Every two years, use an amonia based (strong) detergent or TSP to strip out the old dead wax (old dead wax promotes oxidation) and reseal/buff. Re-wax evey year (or when the water no longer forms 'tight drops' of water) with a powerbuffer .... take the wax in your very clean BARE hand, add a few drops of water and rub the wax INTO the gelcoat until it begins to shine, then powerbuff. It makes NO sense to apply wax then smear it off with a buffer, the wax has to be pushed INTO the porous gelcoat.

This is the method used when a NEW boat is pulled from its mold. If done right with diligence you will restore the hull to better than NEW appearance.

Its a LOT of work but will result in 'brilliant' surfaces. You might want to arrange a 'counterbalance' system so that the weight of the powerbuffer is 'hung' ... and your shoulders wont be so sore when you are done.

OR hire a 'detailing' crew, give them the above directions to follow .... and avoid shoulder 'bursitis'.

Forget the 'orbiting' type of buffer/polisher .... they are totally worthless, get an honest to goodness variable high speed auto body shop buffer (a good one will coat $150-300) and LAMBSWOOL bonnets.

hope this helps.
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Old 27-02-2006, 20:31   #6
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You're not kidding... the Colonite Fleet Wax is amazing. I did an old boat of mine with that stuff (when I got hooked). It sat for 2 years after the other owner bought it, and looked like the day I finished waxing it. It's amazing stuff. It's the only wax I'll use.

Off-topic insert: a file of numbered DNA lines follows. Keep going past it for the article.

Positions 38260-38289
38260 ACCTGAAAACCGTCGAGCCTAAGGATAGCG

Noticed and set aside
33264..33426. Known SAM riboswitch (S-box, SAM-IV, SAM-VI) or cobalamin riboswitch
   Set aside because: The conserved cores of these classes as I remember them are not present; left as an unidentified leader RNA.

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Old 27-02-2006, 20:52   #7
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Collinite FleetWax

They make wax for cars and sailboats. I have heard of this stuff from car owners. Great stuff!!
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Old 28-02-2006, 00:18   #8
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Very useful information

Thank you all for a wealth of information. We will post our results when we're done.
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Old 28-02-2006, 00:22   #9
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Re: Very useful information

Quote:
Bev & Bill once whispered in the wind:
Thank you all for a wealth of information. We will post our results when we're done.
See you in a month or two...

Don't worry. I also have a full time week or two of doing the same thing coming up April 1st or so on a similar size boat. Ouch!

PS: Fleetwax is used for just about everything. I'm not sure it was even created for boats at all. It just works well on them. I think it was originally created for semi trucks?
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Old 28-02-2006, 01:01   #10
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You know Sean.

I believe you may be right about that, they first started on semi-trucks first?

But, I have only heard about this stuff from a couple of auto owners!!

That's where I first heard about this wax!!
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Old 28-02-2006, 07:46   #11
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Im serious about 'constructing' a device that takes the weight off the high speed polisher. I use a 'contraption' that essentially is a spring loaded crane that attaches to the genoa track .... the arm of the crane is loaded with a large 'screen door spring' that keeps tension 'up' and takes some of the weight off the buffer as I go. Its not the pressure that you put into the buffer that makes it work but the speed of the bonnet. Without a means to help lift the weight you risk shoulder bursitis when buffing out a large boat. The healing of bursitis is a long process .... many months.
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Old 21-05-2006, 19:17   #12